GROVE—Nearly 4,500 children in third-sixth grades learned at the CrossTimbers camps in Davis and Grove this year that God has a mission for them: sharing the hope of the Gospel with the world.

The camps took place in 15 four-day sessions, spread from May 30 to July 28 in the two locations. Eleven sessions were at the CrossTimbers facilities in Davis, while four of the sessions were in July at the Grand Lake Baptist Assembly campgrounds in Grove.

The two camps reported a combined total that 359 children made professions of faith in Christ, 50 sought the reassurance of their salvation and 78 rededicated themselves to the Lordship of Christ. Seventeen responded to God’s unique calling in their lives to ministry. Another 280 sought prayer and other forms of spiritual encouragement.

“CrossTimbers is ‘Children’s Mission Adventure Camp,’” Charlie Gatton, program director for CrossTimbers, said. “The title says it all. We are all about missions, and we are all about adventure.”

Under the camp theme of “Hope,” campers learned how to share the Gospel through their own personal evangelism, learning multiple ways to share. They also discovered how missionaries work at home and abroad to advance the Gospel, while engaging in mission adventure activities through three “mission stops” and three “adventure stops.”

During the mission stops, children learned how missionary work is supported through the Cooperative Program, the Edna McMillan State Missions Offering, the Annie Armstrong Easter Offering for North American Missions and the Lottie Moon Christmas Offering for international missions.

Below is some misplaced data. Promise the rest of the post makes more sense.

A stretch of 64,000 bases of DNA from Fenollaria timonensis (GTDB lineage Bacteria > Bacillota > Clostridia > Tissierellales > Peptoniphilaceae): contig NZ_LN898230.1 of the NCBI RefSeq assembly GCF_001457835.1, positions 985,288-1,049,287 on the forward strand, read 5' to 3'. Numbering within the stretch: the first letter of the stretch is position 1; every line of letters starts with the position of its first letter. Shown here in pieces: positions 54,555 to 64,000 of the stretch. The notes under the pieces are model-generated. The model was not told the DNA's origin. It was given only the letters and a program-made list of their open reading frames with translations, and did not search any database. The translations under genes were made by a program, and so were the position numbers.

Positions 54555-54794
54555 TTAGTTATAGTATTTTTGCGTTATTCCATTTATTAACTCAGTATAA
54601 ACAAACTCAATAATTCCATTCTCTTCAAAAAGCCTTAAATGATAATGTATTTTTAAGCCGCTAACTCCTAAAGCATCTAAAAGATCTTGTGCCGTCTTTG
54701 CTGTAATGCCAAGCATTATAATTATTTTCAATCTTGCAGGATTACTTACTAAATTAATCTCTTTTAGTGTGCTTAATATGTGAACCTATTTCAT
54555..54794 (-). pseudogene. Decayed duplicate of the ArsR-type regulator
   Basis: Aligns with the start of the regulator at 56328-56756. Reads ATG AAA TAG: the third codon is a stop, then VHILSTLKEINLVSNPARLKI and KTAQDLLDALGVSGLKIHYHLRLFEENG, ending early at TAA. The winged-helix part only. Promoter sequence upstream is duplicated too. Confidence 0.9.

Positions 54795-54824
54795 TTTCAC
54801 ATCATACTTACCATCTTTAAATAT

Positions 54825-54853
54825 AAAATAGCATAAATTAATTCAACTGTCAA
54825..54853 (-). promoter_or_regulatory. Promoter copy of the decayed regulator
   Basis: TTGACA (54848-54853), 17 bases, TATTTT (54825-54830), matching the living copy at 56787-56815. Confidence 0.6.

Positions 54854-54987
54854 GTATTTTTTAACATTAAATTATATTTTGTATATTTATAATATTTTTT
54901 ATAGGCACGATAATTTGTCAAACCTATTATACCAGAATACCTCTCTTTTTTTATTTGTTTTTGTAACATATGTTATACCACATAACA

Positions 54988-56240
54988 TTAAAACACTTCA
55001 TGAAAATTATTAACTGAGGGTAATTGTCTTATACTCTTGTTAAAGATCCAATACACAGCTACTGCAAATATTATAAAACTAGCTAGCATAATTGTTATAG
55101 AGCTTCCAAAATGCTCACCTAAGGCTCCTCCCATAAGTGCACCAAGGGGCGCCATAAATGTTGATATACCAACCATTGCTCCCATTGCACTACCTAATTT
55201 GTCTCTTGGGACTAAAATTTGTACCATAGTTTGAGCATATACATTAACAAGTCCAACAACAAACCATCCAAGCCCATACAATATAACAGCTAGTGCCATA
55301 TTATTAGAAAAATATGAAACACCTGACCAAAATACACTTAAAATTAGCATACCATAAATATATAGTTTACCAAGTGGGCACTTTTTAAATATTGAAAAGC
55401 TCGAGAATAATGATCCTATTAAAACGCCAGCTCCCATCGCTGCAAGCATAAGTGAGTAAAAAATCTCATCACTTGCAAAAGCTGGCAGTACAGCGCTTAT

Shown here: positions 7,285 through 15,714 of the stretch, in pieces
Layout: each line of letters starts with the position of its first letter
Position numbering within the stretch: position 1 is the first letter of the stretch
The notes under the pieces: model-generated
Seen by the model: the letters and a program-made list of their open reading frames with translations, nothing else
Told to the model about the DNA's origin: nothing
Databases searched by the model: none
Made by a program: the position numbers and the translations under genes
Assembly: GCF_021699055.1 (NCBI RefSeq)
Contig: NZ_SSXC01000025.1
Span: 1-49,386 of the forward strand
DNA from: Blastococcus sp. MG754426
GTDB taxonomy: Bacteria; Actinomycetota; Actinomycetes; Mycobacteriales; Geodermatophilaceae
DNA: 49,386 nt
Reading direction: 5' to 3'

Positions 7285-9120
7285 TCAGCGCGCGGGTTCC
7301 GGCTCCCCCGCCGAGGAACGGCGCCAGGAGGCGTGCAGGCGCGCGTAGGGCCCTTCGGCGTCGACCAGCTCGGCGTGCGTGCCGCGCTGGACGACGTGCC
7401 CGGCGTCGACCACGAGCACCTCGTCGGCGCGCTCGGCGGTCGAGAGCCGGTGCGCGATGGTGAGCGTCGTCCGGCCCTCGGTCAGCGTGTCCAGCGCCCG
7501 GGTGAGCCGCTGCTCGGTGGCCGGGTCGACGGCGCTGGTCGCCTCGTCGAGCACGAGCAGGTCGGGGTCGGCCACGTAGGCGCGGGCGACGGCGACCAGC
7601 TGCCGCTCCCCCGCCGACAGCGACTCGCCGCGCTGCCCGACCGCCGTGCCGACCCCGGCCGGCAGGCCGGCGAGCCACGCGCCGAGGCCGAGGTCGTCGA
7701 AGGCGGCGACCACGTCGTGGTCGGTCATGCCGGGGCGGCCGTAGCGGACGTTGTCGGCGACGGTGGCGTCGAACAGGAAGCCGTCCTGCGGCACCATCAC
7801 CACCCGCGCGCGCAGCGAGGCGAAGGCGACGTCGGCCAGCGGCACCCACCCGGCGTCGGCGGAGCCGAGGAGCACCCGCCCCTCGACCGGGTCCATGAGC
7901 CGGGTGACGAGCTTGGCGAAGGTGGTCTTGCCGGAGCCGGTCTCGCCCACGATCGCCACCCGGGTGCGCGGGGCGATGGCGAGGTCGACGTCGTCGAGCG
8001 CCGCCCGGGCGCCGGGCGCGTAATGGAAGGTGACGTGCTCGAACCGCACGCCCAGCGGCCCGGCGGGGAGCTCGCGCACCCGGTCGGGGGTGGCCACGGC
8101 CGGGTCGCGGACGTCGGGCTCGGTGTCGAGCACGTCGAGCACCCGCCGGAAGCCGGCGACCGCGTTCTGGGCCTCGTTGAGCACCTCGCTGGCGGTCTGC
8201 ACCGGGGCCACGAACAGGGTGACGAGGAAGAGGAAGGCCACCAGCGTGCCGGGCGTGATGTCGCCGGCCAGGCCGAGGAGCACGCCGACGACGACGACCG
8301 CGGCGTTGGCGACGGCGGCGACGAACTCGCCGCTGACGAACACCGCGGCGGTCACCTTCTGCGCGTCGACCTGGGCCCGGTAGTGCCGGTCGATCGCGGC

In addition, the campers discovered how they could be a part of starting a Bible Club in their schools. Campers heard about mission work in North America and worldwide, through stories about mission work in these contexts. Children learned how missionaries advance the Gospel in Belize through a Bible college in that Central American country and heard how International Mission Board missionaries give people in Cambodia access to clean water and the Gospel.

Children participated in adventure stops that allowed them to put their learning into practical action by giving access to clean water to an unreached people group. Children learned how missionaries in Cambodia could share the Gospel because they produce water filters that the people group needs.

CrossTimbers campers had the opportunity to give to missions. “The money raised (in the CrossTimbers sessions from the summer) will be used to buy more water filtration systems that the missionaries can give to the people they meet in Cambodia to enable them to have clean water,” said Jamie Russell who served as director of CrossTimbers Grove.

Children could also record encouraging Gospel messages that will be broadcast in Belize. “The Bible college we partner with in Belize has a radio station,” Gatton explained. “We are recording boys and girls sharing the Gospel and giving the recordings to that radio station, and they are going to broadcast their messages.

“We want boys and girls to know what it is like to be a missionary, about people who are missionaries all over Oklahoma and the world, sharing the Gospel of Jesus Christ,” Gatton continued. “And we want them to know that they are missionaries where they are, if they are already a follower of Christ. They can do it at home; they do it in North America; and they do it all over the world.”

In addition to learning about missions and evangelism, CrossTimbers campers have a lot of fun.

“We also have ‘activity stops’ at the camp,” Russell said. “We have a zip line; a rock wall; target sports like BBs, slingshots and archery. There are other activities they can do, like Ga-Ga ball, nine-square in the air, dodge ball, basketball, and more. In the afternoon we also have a pool and a waterslide. It’s so much fun to watch the children enjoy camp.”

To learn more about CrossTimbers Children’s Mission Adventure Camps, visit